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Who's Afraid of Kamala Harris?

The opinions expressed by columnists are their own and do not necessarily represent the views of

The Sacramento Bee and the Los Angeles Times reported Tuesday that Rep. Loretta Sanchez, D-Calif., would announce Thursday she would be running for retiring Sen. Barbara Boxer's seat. At last, it seemed as if California Attorney General Kamala Harris, the only name Democrat in the race, might face some competition. Then Sanchez claimed that the announcement email had been sent out by mistake. Oops, as former Texas Gov. Rick Perry would say.


Then Team Sanchez sent out a press release that promised "a significant political announcement" Thursday. If Sanchez does throw her hat in the ring, she flubbed her entrance. Harris may be the luckiest politician in California.

Not so California voters. Political scolds have been warning that senior incumbent Democrats -- Dianne Feinstein, Boxer, Jerry Brown -- have been hogging coveted political seats and depriving ambitious young Democrats of oxygen. When Boxer announced she would not run for re-election three months ago, that should have signaled a stampede of Democrats elbowing one another to win. Instead of a contest, a coronation of sorts followed.

Harris quickly announced she would run. California Lt. Gov. Gavin Newsom ceded the field, as he announced his planned run for governor in 2018. After San Francisco Chronicle columnist Willie Brown wrote that former Los Angeles Mayor Antonio Villaraigosa would do well to leave the primary to Harris, Villaraigosa kindly stepped aside. Facing no Democratic opposition, Harris raised $2.5 million last quarter.

If Sanchez or Rep. Xavier Becerra does not enter the fray -- it's unlikely Becerra will forfeit a chance to be House speaker someday -- the California Democratic Party will vie for statewide office without a Latino on the ballot. Hector Barajas, a Latino GOP consultant, sees a message here: It's as if the party is saying, "It's OK for me to help you as long as you're not in the club." Democratic consultant Garry South acknowledges that when a party doesn't put up candidates who look like its voters, "that's a problem." Nationwide, Republicans have two Latino governors. Democrats, nada.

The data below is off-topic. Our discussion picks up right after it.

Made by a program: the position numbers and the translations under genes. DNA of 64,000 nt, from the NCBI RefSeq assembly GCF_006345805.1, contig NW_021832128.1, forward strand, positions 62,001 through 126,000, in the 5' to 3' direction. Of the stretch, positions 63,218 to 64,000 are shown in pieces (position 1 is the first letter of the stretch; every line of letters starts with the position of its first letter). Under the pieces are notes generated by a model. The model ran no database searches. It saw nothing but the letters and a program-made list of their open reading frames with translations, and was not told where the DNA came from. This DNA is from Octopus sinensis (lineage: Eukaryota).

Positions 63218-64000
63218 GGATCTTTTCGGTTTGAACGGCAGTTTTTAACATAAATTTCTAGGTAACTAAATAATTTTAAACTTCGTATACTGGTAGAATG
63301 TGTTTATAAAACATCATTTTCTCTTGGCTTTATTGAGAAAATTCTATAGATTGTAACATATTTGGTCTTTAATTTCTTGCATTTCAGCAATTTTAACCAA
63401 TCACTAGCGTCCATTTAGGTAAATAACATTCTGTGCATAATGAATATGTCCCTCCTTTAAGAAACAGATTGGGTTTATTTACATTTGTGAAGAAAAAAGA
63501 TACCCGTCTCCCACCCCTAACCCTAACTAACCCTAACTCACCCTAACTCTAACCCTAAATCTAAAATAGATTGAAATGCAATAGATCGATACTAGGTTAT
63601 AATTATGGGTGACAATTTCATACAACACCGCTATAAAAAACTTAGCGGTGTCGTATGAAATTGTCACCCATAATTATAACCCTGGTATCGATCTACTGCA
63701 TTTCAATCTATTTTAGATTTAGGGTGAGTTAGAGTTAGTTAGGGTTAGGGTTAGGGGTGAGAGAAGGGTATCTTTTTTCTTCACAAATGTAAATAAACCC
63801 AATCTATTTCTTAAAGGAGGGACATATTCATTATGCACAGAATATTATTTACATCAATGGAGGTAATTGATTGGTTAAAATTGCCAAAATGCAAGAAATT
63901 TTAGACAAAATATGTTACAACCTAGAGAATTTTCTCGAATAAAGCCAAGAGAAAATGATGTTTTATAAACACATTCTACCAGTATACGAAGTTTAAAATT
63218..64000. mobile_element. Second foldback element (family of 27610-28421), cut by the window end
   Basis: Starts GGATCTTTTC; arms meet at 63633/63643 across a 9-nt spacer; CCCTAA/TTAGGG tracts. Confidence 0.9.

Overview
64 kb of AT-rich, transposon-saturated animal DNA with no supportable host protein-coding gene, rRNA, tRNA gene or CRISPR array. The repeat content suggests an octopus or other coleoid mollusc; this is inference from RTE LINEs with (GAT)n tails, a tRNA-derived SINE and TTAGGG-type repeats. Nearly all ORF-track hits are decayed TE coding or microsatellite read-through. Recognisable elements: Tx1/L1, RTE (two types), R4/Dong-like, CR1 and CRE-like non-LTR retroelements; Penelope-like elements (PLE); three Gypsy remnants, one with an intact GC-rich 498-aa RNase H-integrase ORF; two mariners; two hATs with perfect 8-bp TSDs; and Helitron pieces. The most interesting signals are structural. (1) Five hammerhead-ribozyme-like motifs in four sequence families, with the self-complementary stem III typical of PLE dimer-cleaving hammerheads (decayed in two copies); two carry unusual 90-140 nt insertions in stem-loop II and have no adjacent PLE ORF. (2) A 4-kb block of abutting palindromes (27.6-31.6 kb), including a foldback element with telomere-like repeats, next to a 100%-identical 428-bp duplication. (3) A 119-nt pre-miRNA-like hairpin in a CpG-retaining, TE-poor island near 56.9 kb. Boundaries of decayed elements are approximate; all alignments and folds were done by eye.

During her 10 terms in the House, Sanchez has established herself as an important female voice on the House Armed Services Committee. Mention her name in Washington and most insiders think of her coquettish Christmas cards, which featured her cat, Gretzky. Kitschy, yes, but Sanchez has shown she knows how to win since she beat Rep. Bob Dornan, a GOP institution, in 1996.

The chance of a Republican's winning in November after the top-two primary is slim. Moderate Democrats have been left behind, as well. Without a single vote cast, party biggies made the progressive Harris the establishment candidate. During the 2010 election, she nearly lost to Republican prosecutor Steve Cooley, who ran an abysmal campaign. In 2014, Republicans failed to produce a serious challenger. Bay Area voters know Harris as San Francisco's former district attorney -- the one who wouldn't pursue the death penalty for a cop killer -- but she is not so well-known in Southern California.

"Nobody here knows who Kamala Harris is," California Target Book Publisher Allan Hoffenblum huffed. As if to prove his point, the former GOP strategist mispronounced her name, as many people do. Allow me to assist. It is KAH'-mah-lah, emphasis on the first syllable.


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